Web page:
(Introduced in Objective Caml 3.07)
Recursive module definitions, introduced by the module rec …and … construction, generalize regular module definitions module module-name = module-expr and module specifications module module-name : module-type by allowing the defining module-expr and the module-type to refer recursively to the module identifiers being defined. A typical example of a recursive module definition is:
It can be given the following specification:
This is an experimental extension of OCaml: the class of recursive definitions accepted, as well as its dynamic semantics are not final and subject to change in future releases.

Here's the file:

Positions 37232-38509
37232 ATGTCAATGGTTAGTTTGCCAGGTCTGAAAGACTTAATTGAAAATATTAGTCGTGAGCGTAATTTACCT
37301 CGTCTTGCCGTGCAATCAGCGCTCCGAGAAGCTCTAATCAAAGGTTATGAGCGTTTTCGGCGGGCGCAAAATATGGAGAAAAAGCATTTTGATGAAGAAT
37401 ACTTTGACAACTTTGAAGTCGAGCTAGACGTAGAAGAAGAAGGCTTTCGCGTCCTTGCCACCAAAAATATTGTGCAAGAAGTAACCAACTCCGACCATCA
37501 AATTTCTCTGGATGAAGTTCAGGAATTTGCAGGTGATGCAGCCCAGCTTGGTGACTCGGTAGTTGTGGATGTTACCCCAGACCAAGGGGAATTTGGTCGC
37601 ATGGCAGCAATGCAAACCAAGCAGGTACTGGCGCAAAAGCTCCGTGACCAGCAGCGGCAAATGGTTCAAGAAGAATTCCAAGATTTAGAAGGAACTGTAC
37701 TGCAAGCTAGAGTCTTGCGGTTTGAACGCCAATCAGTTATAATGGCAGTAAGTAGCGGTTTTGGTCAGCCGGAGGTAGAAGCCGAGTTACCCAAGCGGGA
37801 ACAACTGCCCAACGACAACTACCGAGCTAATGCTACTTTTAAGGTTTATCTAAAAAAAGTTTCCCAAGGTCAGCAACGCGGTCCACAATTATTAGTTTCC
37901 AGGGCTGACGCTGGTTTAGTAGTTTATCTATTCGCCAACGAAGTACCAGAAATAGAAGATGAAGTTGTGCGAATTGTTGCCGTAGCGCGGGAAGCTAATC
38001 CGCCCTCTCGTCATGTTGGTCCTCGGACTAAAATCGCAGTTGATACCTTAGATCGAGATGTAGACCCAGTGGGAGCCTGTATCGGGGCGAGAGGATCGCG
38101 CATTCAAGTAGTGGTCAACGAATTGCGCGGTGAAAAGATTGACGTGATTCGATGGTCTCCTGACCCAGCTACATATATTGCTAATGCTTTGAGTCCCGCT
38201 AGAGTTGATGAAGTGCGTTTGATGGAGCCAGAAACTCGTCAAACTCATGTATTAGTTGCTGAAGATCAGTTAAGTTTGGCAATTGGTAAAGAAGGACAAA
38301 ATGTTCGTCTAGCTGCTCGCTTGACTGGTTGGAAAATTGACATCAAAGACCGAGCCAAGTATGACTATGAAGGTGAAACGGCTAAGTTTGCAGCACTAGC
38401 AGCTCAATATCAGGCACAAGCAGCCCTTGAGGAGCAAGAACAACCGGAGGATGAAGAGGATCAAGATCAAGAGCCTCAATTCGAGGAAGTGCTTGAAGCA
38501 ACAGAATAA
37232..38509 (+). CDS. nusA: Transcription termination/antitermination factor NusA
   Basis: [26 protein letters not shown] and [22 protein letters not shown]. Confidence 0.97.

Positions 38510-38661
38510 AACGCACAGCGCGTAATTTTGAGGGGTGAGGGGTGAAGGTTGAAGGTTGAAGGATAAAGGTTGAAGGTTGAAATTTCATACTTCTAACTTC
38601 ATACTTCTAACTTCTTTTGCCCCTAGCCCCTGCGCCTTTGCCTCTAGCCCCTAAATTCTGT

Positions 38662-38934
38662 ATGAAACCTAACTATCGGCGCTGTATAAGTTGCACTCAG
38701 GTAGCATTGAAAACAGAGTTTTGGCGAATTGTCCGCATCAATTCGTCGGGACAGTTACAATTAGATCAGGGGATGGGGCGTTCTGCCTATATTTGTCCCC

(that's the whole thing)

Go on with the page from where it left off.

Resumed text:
Currently, the compiler requires that all dependency cycles between the recursively-defined module identifiers go through at least one “safe” module. A module is “safe” if all value definitions that it contains have function types typexpr1 -> typexpr2. Evaluation of a recursive module definition proceeds by building initial values for the safe modules involved, binding all (functional) values to fun _ -> raise Undefined_recursive_module. The defining module expressions are then evaluated, and the initial values for the safe modules are replaced by the values thus computed. If a function component of a safe module is applied during this computation (which corresponds to an ill-founded recursive definition), the Undefined_recursive_module exception is raised at runtime:
If there are no safe modules along a dependency cycle, an error is raised
Note that, in the specification case, the module-types must be parenthesized if they use the with mod-constraint construct.